Dutch graphic design agency Studio Dumbar has created a new logo for the Netherlands as part of the country’s new wider branding. As well as the agency’s logomark, the move sees the Netherlands dropping ‘Holland’ completely from all future communications and products.
The logo is how the country will be recognised internationally from now on, and because of this was designed with an array of stakeholders in mind from the tech industry to agriculture, the education sector to the creative industries and more, so the brief was to keep it as simple as possible.
The wordmark combines the country acronym, NL and the tulip, the national flower. “The tulip is the most famous symbol of the Netherlands,” says Tom Dorresteijn, strategy director at Studio Dumbar. “But we wanted to steer clear of an obvious literal tulip as the symbol is too much connected to tourism and souvenirs.” Instead the team created a subtle silhouette of tulip petals between the N and the L letterforms.
The logo has kept the previous design’s orange colour, which is typically associated with the country’s royal family, House of Orange. “Creatively the colour orange was given fact of course,” says Dorresteijn. “But it would be hard to develop an identity for the Netherlands that is based on any other colour. Orange feels like ‘our’ colour, we are emotionally connected to it and it is internationally recognised.”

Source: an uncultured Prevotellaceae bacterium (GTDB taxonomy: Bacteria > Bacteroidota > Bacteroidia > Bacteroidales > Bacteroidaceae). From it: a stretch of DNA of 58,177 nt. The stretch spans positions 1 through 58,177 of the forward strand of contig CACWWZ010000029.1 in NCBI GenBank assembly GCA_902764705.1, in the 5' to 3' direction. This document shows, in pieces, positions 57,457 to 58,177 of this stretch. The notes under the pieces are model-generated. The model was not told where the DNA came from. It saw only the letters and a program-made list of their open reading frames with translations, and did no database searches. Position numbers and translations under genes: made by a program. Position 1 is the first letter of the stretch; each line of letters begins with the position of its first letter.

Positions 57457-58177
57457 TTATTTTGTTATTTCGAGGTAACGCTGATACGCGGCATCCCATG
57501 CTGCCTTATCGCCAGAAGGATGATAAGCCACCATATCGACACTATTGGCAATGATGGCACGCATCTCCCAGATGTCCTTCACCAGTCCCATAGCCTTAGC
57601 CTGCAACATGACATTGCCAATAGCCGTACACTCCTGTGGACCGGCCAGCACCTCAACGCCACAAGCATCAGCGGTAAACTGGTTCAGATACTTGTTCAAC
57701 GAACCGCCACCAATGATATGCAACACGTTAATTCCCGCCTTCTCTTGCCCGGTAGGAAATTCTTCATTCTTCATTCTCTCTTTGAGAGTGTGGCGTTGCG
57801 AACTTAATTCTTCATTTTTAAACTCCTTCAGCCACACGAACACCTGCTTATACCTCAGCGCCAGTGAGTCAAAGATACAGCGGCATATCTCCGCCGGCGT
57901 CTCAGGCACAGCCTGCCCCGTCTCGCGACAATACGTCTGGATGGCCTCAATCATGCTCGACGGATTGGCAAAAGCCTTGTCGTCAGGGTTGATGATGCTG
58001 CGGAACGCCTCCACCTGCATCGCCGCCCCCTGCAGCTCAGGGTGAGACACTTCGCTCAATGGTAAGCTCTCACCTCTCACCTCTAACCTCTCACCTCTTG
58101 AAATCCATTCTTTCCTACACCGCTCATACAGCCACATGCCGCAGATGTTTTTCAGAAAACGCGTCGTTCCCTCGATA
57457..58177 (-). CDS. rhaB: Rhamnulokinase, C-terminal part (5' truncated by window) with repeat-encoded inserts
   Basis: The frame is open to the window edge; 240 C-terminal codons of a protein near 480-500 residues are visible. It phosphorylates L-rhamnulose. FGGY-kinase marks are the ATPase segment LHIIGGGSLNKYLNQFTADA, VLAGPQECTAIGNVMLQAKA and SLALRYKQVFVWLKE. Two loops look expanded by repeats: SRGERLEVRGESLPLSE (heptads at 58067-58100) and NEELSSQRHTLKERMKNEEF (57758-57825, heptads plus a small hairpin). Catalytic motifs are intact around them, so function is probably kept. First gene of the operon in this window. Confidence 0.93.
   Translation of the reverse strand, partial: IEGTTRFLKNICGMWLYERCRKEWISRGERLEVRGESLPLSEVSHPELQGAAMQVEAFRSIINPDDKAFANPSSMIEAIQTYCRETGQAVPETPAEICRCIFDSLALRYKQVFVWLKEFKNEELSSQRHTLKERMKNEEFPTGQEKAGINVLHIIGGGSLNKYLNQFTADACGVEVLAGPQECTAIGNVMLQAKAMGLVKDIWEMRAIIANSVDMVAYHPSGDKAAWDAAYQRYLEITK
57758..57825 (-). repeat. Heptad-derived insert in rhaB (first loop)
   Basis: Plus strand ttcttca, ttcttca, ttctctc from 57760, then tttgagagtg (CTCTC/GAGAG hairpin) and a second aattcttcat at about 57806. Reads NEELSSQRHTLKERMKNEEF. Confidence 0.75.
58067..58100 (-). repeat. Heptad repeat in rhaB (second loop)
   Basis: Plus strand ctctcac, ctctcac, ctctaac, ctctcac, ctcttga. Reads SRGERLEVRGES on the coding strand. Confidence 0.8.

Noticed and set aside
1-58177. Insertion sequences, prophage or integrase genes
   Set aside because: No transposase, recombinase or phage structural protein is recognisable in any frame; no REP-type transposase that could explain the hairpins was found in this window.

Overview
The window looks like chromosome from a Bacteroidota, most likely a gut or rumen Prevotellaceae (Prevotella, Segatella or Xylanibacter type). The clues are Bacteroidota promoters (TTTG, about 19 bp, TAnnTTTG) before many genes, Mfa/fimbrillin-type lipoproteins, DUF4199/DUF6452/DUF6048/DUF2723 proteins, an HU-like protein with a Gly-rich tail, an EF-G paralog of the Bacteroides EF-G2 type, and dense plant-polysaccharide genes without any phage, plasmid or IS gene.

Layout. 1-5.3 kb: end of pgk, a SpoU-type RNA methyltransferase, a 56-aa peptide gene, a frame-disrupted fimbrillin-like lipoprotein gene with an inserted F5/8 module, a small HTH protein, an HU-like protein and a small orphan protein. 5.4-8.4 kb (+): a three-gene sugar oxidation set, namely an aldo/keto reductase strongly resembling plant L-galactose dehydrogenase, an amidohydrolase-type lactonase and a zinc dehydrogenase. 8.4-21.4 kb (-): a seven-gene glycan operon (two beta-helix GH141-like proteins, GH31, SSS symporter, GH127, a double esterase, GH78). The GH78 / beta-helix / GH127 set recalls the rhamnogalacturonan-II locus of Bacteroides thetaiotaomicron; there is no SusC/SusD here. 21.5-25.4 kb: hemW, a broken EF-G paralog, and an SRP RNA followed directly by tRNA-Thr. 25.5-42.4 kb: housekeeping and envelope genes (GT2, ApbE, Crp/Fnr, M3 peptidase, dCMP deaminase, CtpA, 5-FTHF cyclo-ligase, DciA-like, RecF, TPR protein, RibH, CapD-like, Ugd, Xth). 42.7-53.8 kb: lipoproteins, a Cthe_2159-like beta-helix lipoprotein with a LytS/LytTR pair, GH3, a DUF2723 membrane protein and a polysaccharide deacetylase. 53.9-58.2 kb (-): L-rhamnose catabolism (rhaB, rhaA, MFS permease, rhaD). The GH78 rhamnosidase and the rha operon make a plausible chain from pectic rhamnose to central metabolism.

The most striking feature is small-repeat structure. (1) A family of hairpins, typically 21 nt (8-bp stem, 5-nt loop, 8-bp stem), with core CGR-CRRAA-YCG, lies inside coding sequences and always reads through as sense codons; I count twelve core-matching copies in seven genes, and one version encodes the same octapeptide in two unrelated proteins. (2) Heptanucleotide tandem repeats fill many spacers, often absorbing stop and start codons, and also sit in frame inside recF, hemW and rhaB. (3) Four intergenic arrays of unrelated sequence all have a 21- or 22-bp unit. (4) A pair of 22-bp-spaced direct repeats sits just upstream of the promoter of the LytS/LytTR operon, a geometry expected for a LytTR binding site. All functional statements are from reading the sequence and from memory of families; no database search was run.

The typeface used in ‘the Netherlands’ element of the logo is Nitti Grotesk, designed by the Dutch type foundry Bold Monday. “This idiosyncratic typeface has warmth and humanity. The long ascenders give this font its particular character, which works really well with the logo,” explains Dorresteijn. “For us [the logo] expresses simplicity, smartness and clarity,” he adds, and will be in use from January (in eight possible language variations).
The logo sits as part of a wider identity project the Dutch government has been working on for the past year and a half. Collaborating with the Netherlands’ major cities and representatives, the new identity aims to “enhance our international image in the face of growing international competition for attention.”
According to Dorresteijn, “this is not going to be one big rebranding” but rather a step-by-step introduction to the nation. On 1 January 2020, a dedicated NL Brand website will go online, and provide direction on how the visual identity will be used by the central government and other stakeholders.
Of course, the Netherlands isn’t the first country to rebrand or launch a new logo in a bid to reposition itself on the world’s stage. In a more design-savvy world, visual identity, imagery and even tone of voice can have a huge impact on people’s perceptions of a place and the Netherlands is just one of many nations hoping to present a more cohesive impression of itself.